Now, when it comes to weekly alcohol intake, participants who drank moderately had a lower risk of diabetes. For example, men who consumed 14 drinks per week had a 43 percent lower risk compared to those who did not drink, and women who had 9 drinks per week had a 58 percent lower risk compared to women non-drinkers. Drinking alcohol 3 to 4 days per week was associated with a 27 percent lower risk in men and a 32 percent lower risk in women compared to those who drank less than one beverage per week. Meanwhile, there was no relationship between binge drinking and diabetes risk.

Next to wine, beer also had a positive effect on lowering diabetes risk. Drinking 1 to 6 beers per week was associated with a 21 percent lower risk of diabetes in men compared to men who drank less than 1 beer per week, but in women there was no relation. Meanwhile, there was no relationship between the average weekly alcohol amount of spirits and diabetes in men. But, women who had 7 or more drinks of spirits per week had an 83 percent increased risk of diabetes compared to women who consumed less than 1 drink of spirits per week.

Overall, these findings suggest moderate drinking, 3 to 4 days per week, can have a protective effect when it comes to diabetes. This study aligns with an older study that found having a drink or two per day can lower the risk of developing type 2 diabetes — a problem with the body that causes blood sugar levels to rise higher than normal — by as much as 30 percent. Here, the benefits of alcohol were seen regardless of whether someone was overweight or not.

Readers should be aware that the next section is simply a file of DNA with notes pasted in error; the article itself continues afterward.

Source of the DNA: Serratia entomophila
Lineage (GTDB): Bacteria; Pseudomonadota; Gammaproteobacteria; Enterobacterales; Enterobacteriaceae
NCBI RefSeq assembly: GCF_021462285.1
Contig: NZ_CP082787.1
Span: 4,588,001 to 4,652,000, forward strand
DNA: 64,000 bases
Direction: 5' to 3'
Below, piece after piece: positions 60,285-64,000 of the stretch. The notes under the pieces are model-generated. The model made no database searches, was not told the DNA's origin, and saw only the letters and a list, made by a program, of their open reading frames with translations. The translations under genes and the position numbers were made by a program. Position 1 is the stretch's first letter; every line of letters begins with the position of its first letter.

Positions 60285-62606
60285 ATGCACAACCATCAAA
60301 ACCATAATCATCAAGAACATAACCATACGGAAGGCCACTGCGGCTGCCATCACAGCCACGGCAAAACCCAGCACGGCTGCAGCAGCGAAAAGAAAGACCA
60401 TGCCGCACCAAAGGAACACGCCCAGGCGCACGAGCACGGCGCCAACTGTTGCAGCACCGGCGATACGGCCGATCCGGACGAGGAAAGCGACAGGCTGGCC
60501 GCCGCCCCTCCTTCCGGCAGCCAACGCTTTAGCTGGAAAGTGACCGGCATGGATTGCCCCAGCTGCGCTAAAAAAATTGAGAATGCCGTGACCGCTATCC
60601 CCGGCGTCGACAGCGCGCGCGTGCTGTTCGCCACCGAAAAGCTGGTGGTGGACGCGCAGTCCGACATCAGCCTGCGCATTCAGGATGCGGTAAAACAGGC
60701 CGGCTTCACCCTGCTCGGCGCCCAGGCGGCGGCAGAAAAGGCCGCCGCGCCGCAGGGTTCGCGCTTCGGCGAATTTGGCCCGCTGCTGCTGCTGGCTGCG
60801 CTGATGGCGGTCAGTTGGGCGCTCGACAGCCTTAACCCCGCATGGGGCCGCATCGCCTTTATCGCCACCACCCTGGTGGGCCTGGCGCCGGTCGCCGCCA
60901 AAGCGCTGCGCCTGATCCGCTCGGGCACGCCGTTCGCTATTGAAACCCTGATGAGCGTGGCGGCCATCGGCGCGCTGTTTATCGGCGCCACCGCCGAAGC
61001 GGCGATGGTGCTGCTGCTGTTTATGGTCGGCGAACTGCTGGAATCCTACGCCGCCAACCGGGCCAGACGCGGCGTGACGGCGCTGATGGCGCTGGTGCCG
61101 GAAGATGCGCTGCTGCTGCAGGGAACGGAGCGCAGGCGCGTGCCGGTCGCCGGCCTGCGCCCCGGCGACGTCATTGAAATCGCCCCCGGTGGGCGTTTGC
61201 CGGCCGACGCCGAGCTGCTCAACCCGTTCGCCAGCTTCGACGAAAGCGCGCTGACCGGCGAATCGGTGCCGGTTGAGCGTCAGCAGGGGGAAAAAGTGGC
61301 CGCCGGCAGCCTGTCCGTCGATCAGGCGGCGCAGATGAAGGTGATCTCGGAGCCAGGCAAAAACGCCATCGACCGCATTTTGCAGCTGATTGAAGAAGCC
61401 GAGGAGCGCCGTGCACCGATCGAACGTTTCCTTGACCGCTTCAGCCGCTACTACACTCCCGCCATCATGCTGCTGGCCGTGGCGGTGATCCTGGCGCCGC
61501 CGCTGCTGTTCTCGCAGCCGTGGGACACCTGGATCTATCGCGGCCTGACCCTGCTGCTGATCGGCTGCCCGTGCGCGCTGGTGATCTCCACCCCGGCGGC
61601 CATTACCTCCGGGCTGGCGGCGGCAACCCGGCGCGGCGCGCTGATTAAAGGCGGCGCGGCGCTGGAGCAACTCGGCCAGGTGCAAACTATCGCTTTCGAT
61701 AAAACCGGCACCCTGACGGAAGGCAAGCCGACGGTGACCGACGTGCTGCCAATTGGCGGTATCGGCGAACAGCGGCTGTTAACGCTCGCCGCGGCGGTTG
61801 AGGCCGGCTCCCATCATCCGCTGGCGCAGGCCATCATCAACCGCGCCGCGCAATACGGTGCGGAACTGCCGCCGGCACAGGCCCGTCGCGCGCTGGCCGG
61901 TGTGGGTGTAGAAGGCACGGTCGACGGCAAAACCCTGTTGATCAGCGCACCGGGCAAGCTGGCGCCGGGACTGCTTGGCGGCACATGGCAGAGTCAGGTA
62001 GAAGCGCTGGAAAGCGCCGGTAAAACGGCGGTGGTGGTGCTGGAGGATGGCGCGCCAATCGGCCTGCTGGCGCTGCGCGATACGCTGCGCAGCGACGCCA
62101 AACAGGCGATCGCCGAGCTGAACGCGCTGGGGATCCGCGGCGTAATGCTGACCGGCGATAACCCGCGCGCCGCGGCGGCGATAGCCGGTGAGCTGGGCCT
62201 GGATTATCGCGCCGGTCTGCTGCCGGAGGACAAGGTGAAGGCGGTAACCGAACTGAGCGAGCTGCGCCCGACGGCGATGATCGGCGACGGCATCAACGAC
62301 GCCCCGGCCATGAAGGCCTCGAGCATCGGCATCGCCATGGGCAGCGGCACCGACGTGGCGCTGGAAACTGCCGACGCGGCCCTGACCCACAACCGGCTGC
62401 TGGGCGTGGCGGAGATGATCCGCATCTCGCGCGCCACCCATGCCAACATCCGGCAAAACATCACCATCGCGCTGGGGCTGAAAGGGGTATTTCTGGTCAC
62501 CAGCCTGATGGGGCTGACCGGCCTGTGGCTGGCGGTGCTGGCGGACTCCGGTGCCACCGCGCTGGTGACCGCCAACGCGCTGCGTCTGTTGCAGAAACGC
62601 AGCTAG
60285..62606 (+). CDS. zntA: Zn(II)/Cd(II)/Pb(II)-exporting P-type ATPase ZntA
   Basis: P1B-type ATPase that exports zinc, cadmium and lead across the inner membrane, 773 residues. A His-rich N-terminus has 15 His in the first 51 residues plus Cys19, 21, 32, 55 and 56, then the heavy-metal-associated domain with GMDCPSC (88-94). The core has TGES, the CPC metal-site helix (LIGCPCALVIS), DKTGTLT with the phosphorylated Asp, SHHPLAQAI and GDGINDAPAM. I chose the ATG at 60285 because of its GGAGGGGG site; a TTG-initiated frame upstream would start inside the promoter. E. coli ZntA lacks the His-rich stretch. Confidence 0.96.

The prevalence of diabetes in the U.S. is high — 9.4 percent of the population has the disease, with type 2 being the most common. Several risk factors for type 2 diabetes include lifestyle factors, body weight, especially around the waist, and family history. With a growing aging population, it is imperative to consider preventative measures that can protect against diabetes in the future.

Drinking the occasional glass (or glasses) of wine can do our health some good, and that's something worth drinking to as we age.

Source: Holst C, Becker U, Jorgensen ME et al. Alcohol drinking patterns and risk of diabetes: a cohort study of 70,551 men and women from the general Danish population. Diabetologia. 2017.

See Also:

What Is Berry Wine? How This Non-Alcoholic Beverage Can Help Treat Diabetes

Binge Drinking Just Once a Week May Raise Risk of Diabetes